The attached comments are offered regarding the important topic of bone health, as DGAC Subcommittee 2 has indicated it will review the literature on Dietary Patterns and Bone as they evaluate the current science on health and nutrition in support of developing national food-based dietary recommendations. The comments rely on five review papers related to dairy products and bone health published between 2011 and 2014 by experts in the field.

Jean Ragalie, RD
President, National Dairy Council

Gregory D. Miller, PhD
Executive Vice President, National Dairy Council

Affiliation: Other Organization: National Dairy Council
Topic:
  • Food Groups (Fruits, Vegetables, Grains, Dairy, Protein Foods)
  • Micronutrients (Sodium, Potassium, Vitamin D, Calcium, Iron)

Jill Nicholls PhD Comment ID #650

09/01/2014

The National Dairy Council® (NDC) appreciates the opportunity to submit comments for consideration by the 2015 Dietary Guidelines Advisory Committee (DGAC) in response to the Federal Register notice (79 FR 29770) issued May 23, 2014.

The NDC, the non-profit organization founded by U.S. dairy farmers, is committed to nutrition research and education about dairy’s role in the diet and health and wellness. NDC provides science-based dairy nutrition information to, and in collaboration with, a variety of stakeholders committed to fostering a healthier nation, including health professionals, educators, school nutrition directors, academia and industry. Established in 1915, NDC comprises a staff of registered dietitians and nutrition research and communications experts across the country.

During meeting 4 of the DGAC, committee members discussed non-dairy sources of calcium. Historically, the Milk Group has been based on the calcium content of milk and milk products, however, milk is a key contributor of many nutrients. For example, milk is the number one food source of the shortfall nutrients calcium, vitamin D and potassium in the diet of both adults and children, and cheese is the number two food source of calcium, after milk. For children, milk is the leading source of nine essential nutrients (protein, calcium, phosphorus, magnesium, potassium, vitamins A, B12, D and riboflavin), and is an invaluable source of key nutrients during growth and development. Therefore, nutritional evaluation of milk alternatives is most informative when done in the context of dietary patterns, allowing appropriate comparisons that take into account total calorie and nutrient contributions of dairy foods and proposed alternatives. The diet modeling approach was used by the 2010 DGAC Nutrient Adequacy Subcommittee to evaluate possible milk and milk product alternatives identified by the 2005 DGAC as options for those who choose not to consume dairy foods. Findings were reported in Appendix E-3.6: Milk Group and Alternatives: Food Pattern Modeling Analysis of the 2010 DGAC report and highlights of the report are included in the attached comments.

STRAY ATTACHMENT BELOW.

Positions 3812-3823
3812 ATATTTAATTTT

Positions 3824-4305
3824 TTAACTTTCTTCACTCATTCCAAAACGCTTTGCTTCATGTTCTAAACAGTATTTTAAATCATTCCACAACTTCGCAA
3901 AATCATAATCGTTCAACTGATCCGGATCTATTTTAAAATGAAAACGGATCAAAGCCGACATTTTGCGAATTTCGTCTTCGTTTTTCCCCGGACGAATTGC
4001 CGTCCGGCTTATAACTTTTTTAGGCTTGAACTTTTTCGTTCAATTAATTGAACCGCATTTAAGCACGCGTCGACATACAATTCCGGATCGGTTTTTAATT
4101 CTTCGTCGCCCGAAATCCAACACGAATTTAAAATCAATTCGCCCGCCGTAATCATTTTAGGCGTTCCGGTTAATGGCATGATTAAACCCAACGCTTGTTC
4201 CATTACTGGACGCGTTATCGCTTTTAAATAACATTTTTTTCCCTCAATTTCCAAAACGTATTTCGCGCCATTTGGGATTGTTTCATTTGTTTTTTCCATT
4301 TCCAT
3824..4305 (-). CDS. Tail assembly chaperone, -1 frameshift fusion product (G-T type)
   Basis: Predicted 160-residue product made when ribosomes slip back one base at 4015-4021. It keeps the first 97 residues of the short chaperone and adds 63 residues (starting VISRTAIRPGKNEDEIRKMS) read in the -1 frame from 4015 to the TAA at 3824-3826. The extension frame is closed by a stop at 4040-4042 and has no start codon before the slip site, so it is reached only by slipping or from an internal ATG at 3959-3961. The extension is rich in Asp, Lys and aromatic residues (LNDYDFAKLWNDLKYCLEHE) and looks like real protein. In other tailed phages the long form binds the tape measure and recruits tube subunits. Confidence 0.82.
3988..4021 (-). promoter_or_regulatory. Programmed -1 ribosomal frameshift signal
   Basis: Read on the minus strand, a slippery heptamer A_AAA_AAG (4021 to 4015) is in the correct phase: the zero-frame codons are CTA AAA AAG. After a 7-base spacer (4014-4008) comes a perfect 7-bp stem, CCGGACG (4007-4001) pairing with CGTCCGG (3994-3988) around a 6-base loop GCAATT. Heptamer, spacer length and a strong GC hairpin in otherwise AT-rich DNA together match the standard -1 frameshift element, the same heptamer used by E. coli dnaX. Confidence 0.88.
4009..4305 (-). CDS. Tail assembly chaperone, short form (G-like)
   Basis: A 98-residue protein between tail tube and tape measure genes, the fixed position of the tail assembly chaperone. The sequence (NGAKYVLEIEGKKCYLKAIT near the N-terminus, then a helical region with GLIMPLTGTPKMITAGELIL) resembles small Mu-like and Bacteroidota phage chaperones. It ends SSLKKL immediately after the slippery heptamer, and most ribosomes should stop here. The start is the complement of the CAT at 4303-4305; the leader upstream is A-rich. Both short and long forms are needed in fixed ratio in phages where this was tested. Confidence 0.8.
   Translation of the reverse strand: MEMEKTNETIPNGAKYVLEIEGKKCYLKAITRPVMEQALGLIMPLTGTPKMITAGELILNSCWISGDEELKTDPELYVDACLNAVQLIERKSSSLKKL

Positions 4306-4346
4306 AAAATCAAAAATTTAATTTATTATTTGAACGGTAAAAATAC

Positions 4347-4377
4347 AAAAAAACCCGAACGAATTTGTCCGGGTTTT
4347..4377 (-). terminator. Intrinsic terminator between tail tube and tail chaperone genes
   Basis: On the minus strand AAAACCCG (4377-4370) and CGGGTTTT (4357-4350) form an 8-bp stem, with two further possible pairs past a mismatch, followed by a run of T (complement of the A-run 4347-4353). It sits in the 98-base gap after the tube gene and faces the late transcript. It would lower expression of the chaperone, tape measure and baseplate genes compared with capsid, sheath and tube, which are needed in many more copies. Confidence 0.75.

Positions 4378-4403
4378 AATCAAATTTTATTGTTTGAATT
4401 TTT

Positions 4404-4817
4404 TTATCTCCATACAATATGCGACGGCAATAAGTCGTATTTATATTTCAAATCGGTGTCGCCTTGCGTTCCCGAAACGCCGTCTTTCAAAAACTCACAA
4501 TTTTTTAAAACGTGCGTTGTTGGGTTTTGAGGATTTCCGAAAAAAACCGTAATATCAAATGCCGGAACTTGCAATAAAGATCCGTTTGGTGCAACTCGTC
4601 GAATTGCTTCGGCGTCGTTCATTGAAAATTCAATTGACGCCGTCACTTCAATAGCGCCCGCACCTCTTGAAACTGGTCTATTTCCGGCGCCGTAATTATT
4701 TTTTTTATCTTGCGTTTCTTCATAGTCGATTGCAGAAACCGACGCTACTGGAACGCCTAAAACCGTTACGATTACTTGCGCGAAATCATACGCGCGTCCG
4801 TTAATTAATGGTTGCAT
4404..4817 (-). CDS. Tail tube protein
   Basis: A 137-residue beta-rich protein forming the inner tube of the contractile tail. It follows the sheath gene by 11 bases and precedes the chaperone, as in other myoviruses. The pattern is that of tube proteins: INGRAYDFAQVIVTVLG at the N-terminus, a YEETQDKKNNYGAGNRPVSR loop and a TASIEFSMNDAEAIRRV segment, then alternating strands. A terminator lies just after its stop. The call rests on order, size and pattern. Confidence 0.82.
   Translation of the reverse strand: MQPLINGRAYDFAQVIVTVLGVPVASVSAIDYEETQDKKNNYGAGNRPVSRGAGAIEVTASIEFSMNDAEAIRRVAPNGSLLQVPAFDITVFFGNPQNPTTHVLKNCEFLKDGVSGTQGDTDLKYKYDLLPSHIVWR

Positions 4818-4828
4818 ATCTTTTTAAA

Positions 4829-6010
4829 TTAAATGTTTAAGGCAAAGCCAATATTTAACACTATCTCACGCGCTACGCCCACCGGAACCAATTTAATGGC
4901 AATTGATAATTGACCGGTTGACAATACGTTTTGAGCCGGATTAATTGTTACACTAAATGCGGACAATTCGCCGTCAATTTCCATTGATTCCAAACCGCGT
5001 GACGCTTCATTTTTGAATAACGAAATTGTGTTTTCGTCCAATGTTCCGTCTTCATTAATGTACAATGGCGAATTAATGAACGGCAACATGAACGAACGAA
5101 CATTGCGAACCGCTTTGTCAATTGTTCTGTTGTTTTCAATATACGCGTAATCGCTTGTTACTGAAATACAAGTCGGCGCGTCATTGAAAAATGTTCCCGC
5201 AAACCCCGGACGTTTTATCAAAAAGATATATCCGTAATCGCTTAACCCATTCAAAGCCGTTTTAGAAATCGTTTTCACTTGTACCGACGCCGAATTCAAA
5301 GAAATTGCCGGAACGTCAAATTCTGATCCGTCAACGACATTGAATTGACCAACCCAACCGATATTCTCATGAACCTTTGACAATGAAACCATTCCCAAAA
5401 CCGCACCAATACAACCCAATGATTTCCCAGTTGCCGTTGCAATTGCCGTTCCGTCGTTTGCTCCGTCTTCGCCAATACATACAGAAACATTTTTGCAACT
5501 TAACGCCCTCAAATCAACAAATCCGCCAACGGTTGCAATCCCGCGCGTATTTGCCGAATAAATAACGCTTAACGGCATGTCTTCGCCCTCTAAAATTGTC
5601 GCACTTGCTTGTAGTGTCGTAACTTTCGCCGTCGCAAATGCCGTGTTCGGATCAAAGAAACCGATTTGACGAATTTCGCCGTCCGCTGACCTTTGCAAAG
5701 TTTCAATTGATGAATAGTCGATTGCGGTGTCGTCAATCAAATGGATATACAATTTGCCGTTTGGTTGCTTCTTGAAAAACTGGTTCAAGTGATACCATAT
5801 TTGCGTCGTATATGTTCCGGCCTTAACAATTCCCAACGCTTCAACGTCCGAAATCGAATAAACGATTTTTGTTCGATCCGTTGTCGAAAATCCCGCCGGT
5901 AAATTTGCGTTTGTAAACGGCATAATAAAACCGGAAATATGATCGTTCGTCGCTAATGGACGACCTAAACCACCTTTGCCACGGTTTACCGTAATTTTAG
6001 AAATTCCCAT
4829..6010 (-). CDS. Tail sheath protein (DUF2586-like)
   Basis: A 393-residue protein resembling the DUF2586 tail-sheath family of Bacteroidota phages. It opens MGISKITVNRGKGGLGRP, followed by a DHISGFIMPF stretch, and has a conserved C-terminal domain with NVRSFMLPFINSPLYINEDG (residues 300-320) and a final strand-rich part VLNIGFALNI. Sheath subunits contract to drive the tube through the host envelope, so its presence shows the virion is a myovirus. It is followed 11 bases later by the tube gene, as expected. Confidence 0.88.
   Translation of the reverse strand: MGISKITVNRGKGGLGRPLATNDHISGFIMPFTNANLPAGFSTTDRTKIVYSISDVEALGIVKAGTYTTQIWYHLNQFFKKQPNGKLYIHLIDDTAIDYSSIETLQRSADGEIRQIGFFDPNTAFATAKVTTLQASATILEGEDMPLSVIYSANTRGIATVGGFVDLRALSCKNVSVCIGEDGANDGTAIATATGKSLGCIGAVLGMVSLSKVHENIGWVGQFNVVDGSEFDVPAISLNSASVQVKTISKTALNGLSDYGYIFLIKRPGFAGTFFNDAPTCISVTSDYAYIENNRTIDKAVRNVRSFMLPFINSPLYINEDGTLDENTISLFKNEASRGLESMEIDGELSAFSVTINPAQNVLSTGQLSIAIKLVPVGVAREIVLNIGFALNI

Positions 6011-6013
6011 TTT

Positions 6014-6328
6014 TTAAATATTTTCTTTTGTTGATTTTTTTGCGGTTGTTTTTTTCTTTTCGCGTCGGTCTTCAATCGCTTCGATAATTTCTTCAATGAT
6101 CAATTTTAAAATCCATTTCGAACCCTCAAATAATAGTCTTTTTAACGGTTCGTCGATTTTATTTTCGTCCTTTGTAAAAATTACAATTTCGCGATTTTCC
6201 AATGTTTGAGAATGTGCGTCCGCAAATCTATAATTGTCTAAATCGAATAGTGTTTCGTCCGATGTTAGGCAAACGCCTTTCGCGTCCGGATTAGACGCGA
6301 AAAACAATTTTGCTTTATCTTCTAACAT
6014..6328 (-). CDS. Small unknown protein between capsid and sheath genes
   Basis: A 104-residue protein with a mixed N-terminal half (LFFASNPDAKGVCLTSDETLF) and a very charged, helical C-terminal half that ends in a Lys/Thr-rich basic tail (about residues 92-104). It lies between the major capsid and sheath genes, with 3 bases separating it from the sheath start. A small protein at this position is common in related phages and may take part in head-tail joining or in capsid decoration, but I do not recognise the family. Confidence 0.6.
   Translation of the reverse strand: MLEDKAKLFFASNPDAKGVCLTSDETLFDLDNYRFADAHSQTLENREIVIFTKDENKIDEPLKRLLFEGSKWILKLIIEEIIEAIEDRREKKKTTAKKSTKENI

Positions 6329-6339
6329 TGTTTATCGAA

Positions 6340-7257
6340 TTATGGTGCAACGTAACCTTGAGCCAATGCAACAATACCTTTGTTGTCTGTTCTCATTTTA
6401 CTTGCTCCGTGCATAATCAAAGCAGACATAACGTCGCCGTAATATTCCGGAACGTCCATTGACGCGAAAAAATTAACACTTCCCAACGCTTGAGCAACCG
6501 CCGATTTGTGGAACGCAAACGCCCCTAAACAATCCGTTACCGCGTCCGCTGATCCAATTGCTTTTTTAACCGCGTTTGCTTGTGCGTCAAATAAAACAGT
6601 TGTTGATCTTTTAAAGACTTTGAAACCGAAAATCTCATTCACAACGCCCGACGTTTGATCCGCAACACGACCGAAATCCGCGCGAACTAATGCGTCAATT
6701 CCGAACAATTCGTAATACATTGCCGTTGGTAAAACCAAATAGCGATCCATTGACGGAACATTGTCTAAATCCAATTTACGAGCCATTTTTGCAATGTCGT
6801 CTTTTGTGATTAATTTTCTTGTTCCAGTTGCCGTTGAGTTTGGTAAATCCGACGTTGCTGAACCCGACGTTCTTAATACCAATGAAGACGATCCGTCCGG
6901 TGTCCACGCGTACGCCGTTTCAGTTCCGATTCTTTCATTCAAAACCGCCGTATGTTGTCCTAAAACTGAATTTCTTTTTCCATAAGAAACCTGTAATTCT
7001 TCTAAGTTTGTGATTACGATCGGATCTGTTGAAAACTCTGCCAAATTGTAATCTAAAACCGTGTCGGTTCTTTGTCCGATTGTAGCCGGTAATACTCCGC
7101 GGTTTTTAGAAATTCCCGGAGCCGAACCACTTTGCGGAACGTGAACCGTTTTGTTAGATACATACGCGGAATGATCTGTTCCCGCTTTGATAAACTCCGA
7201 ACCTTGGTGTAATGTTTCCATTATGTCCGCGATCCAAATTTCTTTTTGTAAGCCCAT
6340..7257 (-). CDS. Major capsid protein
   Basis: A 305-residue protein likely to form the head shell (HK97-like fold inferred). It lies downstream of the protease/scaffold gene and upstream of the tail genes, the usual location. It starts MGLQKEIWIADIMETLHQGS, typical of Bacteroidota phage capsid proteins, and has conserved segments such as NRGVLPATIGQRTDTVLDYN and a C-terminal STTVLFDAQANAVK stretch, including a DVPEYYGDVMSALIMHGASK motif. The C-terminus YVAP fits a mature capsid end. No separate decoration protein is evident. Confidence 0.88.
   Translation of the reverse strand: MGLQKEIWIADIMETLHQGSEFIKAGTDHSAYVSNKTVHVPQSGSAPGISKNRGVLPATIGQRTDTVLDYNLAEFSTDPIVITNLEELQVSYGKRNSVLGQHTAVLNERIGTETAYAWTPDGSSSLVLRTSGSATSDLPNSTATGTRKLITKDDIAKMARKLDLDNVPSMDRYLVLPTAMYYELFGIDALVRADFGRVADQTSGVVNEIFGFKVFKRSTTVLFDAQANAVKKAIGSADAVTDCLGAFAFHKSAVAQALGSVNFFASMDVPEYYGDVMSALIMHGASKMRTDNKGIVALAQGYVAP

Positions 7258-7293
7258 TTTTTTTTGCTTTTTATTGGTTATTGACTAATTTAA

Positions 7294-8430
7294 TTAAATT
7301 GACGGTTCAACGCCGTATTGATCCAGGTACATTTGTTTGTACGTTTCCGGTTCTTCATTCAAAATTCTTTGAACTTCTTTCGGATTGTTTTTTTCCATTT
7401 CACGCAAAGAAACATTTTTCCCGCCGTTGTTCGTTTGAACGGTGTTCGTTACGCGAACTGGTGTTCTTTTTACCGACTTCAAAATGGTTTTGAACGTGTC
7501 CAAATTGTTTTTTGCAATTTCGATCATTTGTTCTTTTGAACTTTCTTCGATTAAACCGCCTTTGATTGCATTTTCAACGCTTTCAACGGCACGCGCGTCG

Jean Ragalie-Carr, RD
President, National Dairy Council

Gregory D. Miller, PhD
Executive Vice President, National Dairy Council

Affiliation: Other Organization: National Dairy Council
Topic:
  • Food Groups (Fruits, Vegetables, Grains, Dairy, Protein Foods)
  • Micronutrients (Sodium, Potassium, Vitamin D, Calcium, Iron)

Steven Kirsch Comment ID #649

09/01/2014

The CNPP study that subcommittee 2 relied upon is seriously flawed.

Credible studies (and my own personal experience and the advice and experience of experts I know) indicate that low carb diets are superior for body mass, diabetes, and CVD.

See the two attachments for a critique of the CNPP review and the Subcommittee 2 methodology.

Affiliation: Individual/Professional Organization:
Topic:
  • Eating Patterns-Diets (USDA Food Patterns, DASH, Vegetarian, Low Carb, Hi-Protein, etc.)

Anonymous Comment ID #648

08/31/2014

My Plate concept is WONDERFUL.Thank you for the idea.
Please consider adding
1. a salad and water ( option : such as iced tea, hot tea - no calories)
as a beverage to the side of the plate to make it
a complete meal.
2. a vegetable base soup for winter?? not cream soup.

Affiliation: Individual/Professional Organization: None
Topic:
  • Food Groups (Fruits, Vegetables, Grains, Dairy, Protein Foods)
  • Water & Beverages (Non-alcoholic)

Hari Simran Kaur Khalsa Comment ID #647

08/30/2014